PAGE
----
Cabal grunted and shouted and she scrambled to her feet again, slipping and sliding her way down the trench. Up ahead the trench led into a dark tangle of dead branches and vines: the edge of the Dead Zone and the source of whatever poisoned the land.
“We’re not going in there alone, are we?” asked Anu. Before Gwen could answer a splash of mud and a shout behind her galvanized her to make a last sprint for the cover of the woods. The branches snapped and cracked as she hit them, and vines threatened to tangle her feet. Every step was a sudden tripping hazard, and here the light was so faded she could barely see more than a few meters ahead.
“It doesn’t want us here,” gasped Gwen as she pushed through the foliage. “It doesn’t like visitors.”
“What doesn’t?” asked her Ghost.
The grunts and pounding boots of the Cabal became muted behind them. There were breaking sounds and grunts, but they faded with each step. She risked a look back: she could see beams of weak light cutting through the forest shadows. A tree groaned and was shoved aside, uprooted by the brute strength of the pursuing Legionary: the Cabal were moving through the terrain much faster than she by simply plowing through trees.
“Arianna!” Gwen said into her mic as she scrambled up a rocky bank, stones clattering under her feet. “Miranda! I’m pinging you my location.”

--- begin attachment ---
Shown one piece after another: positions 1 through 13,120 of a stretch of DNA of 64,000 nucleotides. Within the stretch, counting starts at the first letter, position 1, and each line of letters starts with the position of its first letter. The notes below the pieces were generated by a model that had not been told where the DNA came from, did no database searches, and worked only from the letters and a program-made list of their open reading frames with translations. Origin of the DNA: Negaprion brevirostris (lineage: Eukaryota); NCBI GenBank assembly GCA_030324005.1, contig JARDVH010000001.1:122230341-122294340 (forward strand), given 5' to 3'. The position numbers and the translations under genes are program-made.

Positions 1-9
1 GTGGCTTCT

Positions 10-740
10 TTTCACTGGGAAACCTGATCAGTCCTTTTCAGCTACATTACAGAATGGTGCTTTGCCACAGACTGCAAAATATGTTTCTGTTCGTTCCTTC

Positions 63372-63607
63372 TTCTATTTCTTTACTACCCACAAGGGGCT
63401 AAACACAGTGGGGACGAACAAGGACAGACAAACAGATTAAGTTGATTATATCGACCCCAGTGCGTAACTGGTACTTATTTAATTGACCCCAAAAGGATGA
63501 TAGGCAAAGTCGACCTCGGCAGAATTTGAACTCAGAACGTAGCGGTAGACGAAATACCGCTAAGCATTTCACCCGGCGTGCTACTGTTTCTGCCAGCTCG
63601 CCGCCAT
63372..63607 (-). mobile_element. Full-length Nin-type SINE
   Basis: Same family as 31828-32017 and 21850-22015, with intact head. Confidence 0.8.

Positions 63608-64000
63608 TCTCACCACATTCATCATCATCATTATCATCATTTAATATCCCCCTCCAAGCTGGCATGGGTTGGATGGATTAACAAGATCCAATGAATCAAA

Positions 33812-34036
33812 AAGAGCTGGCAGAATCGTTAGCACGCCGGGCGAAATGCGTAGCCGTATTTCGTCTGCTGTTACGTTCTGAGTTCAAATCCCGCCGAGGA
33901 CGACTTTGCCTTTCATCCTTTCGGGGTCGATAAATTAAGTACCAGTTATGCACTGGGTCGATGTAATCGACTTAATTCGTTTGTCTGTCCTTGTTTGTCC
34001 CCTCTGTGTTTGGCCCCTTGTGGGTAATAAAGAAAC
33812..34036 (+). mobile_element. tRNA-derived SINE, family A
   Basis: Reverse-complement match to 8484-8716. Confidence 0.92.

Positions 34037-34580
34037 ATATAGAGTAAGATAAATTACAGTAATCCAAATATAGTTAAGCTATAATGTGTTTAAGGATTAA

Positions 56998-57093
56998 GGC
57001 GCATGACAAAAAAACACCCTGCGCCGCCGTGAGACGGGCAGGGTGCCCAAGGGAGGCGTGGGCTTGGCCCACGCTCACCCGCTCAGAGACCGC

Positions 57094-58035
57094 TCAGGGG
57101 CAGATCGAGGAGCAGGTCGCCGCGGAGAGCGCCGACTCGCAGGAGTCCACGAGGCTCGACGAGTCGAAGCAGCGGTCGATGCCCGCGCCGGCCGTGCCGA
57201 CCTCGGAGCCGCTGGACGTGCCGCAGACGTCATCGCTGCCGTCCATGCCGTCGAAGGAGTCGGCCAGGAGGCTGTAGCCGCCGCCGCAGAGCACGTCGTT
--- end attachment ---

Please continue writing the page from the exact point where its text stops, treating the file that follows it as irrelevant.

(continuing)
The comms were silent. The air cracked with the sound of slug fire and a round tore up the earth near her hand. At the top of the bank Gwen turned around and aimed her rifle down at the pursuing Cabal. Even in the darkness of the trees she could see six Legionaries following her led by a Centurion. A Legionary hefted a grenade in its meaty fist and cocked its arm to throw.
She aimed and squeezed the trigger, knowing it wasn’t enough. There was a bright flash of Light –
…the Song that echoed into eternity swelled into a choir deep and wide and…
– and Gwen flinched to the side in surprise. A Legionary dissolved into a wash of yellow flame that engulfed his companions. There was another needle of Light –
…life in all its forms beneath the glow of Light to lift their voices into the Void…
– and the other Legionaries burned away in an explosion of heat, scorching bark and leaves to black. Gwen turned to look at the source of the Light, and saw the outline of a figure with a shining pistol in his hand. Another flash –
…the Dark into something new and beautiful with every note that reverberated…
– and the pistol cooled into mere metal and wood. The Centurion crumbled into ash. Gwen stared. She realized her mouth was hanging open and was glad the helmet hid her expression.
The Hunter was an Exo, judging by the glowing eyes under his hood. His Ghost’s shell was a metallic brown and blue and decorated by spikes, and it scanned Gwen with impudence.
“Awoken, female…the bond on her arm is a plasma generator, so I would say she was a Sunsinger. No Light on this one either.”
The Exo grunted and turned away without a word, heading deeper into the forest.
“Wait!” said Gwen.
“Can’t wait,” said the Exo without slowing.
Gwen scrambled to her feet to follow before he disappeared into the trees.